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PlantFiles: Aloe
Aloe 'Doran Black'

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Family: Aloaceae
Genus: Aloe (AL-oh) (Info)
Cultivar: Doran Black
Additional cultivar information: (aka Dorian Black)

5 members have or want this plant for trade.

Category:
Cactus and Succulents

Height:
under 6 in. (15 cm)

Spacing:
Unknown - Tell us

Hardiness:
USDA Zone 10a: to -1.1 C (30 F)
USDA Zone 10b: to 1.7 C (35 F)
USDA Zone 11: above 4.5 C (40 F)

Sun Exposure:
Sun to Partial Shade
Light Shade

Danger:
Unknown - Tell us

Bloom Color:
Red-Orange

Bloom Time:
Blooms repeatedly

Foliage:
Grown for foliage
Variegated
Silver/Gray
Succulent

Other details:
This plant is suitable for growing indoors
Drought-tolerant; suitable for xeriscaping

Soil pH requirements:
Unknown - Tell us

Patent Information:
Unknown - Tell us

Propagation Methods:
By dividing the rootball

Seed Collecting:
Unknown - Tell us

Click thumbnail
to view:

By thistlesifter
Thumbnail #1 of Aloe  by thistlesifter

By palmbob
Thumbnail #2 of Aloe  by palmbob

By Xenomorf
Thumbnail #3 of Aloe  by Xenomorf

By succulento
Thumbnail #4 of Aloe  by succulento

By palmbob
Thumbnail #5 of Aloe  by palmbob

By cactus_lover
Thumbnail #6 of Aloe  by cactus_lover

By Kelli
Thumbnail #7 of Aloe  by Kelli

There are a total of 21 photos.
Click here to view them all!

Profile:

2 positives
No neutrals
No negatives

Gardeners' Notes:

RatingAuthorContent
Positive thistlesifter On Dec 19, 2008, thistlesifter from Vista, CA wrote:

This plant's offspring will remain true to its parentage whenever pollinated with another clone of Doran Black. I have a flat of them from the orginal breeder and namer of the plant.

However, while its interbred offspring will show a different set of characteristics contributed from one of the 6 different constituent Aloes hybridized to make the result; all of the results will have unifying characteristics and be recognizable as Doran Black.

This makes it truly a man-created cultivar species!!

Several such hybrids in other succulent and cactus genera are suspected to be cultivated by man, then placed in the locale of its parents, then "discovered" by the person(s) who bred them, then named and described to be given a name that lived on through the 'discoverer' breeder.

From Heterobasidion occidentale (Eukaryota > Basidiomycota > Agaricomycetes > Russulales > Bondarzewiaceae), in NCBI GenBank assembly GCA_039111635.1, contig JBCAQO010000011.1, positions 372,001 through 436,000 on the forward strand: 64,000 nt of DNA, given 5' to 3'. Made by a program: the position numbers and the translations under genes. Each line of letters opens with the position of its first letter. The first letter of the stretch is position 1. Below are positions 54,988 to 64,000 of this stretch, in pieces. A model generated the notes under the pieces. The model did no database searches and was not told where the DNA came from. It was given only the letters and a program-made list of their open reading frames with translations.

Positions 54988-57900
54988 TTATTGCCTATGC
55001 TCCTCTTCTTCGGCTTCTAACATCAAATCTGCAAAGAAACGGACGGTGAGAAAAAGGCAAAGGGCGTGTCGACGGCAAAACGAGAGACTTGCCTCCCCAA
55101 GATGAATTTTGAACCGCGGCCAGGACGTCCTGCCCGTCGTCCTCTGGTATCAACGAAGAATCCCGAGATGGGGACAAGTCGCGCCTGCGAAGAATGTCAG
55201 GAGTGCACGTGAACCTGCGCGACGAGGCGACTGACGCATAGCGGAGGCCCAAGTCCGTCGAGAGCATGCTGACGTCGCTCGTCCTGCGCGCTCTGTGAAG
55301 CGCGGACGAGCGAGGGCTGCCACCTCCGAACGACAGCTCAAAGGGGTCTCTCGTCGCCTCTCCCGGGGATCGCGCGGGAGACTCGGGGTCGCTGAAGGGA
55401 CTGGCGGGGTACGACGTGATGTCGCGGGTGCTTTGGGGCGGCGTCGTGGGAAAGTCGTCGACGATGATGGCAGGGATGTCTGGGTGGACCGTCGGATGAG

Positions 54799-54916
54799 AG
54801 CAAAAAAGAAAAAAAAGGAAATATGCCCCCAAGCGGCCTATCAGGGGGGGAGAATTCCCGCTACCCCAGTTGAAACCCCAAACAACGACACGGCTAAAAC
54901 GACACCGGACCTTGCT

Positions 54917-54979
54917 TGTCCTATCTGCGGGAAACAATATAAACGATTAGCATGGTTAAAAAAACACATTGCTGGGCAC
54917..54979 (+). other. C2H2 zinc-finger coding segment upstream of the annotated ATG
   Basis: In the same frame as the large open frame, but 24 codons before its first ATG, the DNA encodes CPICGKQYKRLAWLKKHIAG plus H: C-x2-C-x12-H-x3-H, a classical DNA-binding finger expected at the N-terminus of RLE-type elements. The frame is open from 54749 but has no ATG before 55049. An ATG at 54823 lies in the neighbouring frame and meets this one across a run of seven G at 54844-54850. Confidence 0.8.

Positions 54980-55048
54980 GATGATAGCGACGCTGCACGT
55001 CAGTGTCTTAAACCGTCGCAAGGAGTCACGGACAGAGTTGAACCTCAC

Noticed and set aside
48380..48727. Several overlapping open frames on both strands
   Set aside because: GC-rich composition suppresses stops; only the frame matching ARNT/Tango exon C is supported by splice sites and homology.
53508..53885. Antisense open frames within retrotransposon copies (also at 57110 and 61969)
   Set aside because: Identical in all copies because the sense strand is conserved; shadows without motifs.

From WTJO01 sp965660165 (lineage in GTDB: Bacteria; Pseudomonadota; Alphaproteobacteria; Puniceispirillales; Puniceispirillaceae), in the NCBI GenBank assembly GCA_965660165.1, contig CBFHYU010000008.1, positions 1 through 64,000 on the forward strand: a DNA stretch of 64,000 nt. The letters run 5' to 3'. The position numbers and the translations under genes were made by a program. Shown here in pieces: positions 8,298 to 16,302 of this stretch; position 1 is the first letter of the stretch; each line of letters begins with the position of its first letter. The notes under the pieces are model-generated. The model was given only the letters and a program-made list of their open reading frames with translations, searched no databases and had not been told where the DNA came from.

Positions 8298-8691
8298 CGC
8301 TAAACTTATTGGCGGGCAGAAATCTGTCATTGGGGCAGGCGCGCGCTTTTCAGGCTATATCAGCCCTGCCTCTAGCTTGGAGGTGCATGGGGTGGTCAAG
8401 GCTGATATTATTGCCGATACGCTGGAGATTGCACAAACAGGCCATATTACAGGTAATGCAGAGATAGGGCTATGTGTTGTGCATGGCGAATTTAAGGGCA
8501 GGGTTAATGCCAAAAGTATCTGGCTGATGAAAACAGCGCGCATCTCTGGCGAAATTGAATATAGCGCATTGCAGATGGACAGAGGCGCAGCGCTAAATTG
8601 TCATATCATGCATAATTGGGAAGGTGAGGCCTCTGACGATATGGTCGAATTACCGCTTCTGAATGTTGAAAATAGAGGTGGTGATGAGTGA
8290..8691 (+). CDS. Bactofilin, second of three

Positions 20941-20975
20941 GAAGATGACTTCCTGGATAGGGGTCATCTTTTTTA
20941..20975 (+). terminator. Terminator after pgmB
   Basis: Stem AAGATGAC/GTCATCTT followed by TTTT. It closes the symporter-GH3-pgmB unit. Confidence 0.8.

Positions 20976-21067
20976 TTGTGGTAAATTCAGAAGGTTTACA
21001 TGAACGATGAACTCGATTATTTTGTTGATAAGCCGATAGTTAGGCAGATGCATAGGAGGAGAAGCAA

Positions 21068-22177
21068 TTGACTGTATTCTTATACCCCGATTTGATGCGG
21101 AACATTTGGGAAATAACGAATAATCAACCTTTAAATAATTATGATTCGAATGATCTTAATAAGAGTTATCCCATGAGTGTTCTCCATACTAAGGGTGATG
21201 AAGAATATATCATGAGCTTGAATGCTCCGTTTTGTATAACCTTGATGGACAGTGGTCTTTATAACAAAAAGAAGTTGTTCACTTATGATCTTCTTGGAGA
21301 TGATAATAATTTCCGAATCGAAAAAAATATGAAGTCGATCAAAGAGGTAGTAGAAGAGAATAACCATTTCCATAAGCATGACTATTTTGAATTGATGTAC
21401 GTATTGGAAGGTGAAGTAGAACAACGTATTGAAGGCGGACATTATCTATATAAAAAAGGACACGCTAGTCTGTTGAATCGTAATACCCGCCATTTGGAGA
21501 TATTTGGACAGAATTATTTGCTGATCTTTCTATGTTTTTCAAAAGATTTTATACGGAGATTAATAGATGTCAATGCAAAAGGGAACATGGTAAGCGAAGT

I know it sounds unlikely, but there is evidence to support such unlikely happenings in the succulent world.

Corn is a perfect example of a plant that was hybridized by pre-columbian dwellers in Mexico and is true to its hybrid parent crossing.

I suspect some of the exotic cactus rarities discovered in Mexico as well as some of the Echeverias discovered in the 1970s are such examples.

The plant is marginal in temperatures into the low 20-degree F. So says the breeder and gentleman who named the plant after one of the early cultivars that later became a parent to Doran Black's ancestors. He has hybridized Doran Black with many different miniatures and has over 5000
super-selected different (only a half-dozen named) miniature Aloe taxon (cultivars). He is not selling any of these.

Dick Wright bred the result that is Doran Black and named it after one the breeder of one of the constiuent parents. A John Bleck hybrid is also one of the contrubuting parents. Dick has named another plant after John Bleck.

The so-called 'Dorian Black' came about as a typo on labels that were made and printed at Grigsby's Cactus and Succulent nursery. I talked to Mad. Lee, owner/operator of Grigsby's. She said that all she sells is the one clone and it is a rather unique version of Doran Black. It was apparently selected for its uniqueness from a group of Doran Black seedling. I have quite a few of that clone.

bob

Positive palmbob On Sep 14, 2005, palmbob from Acton, CA (Zone 8b) wrote:

This is becoming a very commonly sold Aloe at home garden centers and is popular because of its nearly white coloration with green to black spots. It is not a great species for full sun, at least here in So Cal, as it burns badly and looks sad. Flowers multiple times a year simple racemes of red-orange, with yellow. Plants sucker, but are sometimes slow to do so... a stemless, fast-growing hybrid excellent for pots and shady areas in warmer climates. It's a bit marginal for my climate, and probably a true 10a aloe... at least it doesnt do well exposed to the elements in zone 9b.

Sometimes erroneously called Aloe Dorian Black

Regional...

This plant has been said to grow in the following regions:

Grenoble,
Apache Junction, Arizona
Chandler Heights, Arizona
Mesa, Arizona
Phoenix, Arizona
Scottsdale, Arizona
Bonsall, California
Mission Viejo, California
Reseda, California
Vista, California
Woodcrest, California
Dallas, Texas
Mukilteo, Washington



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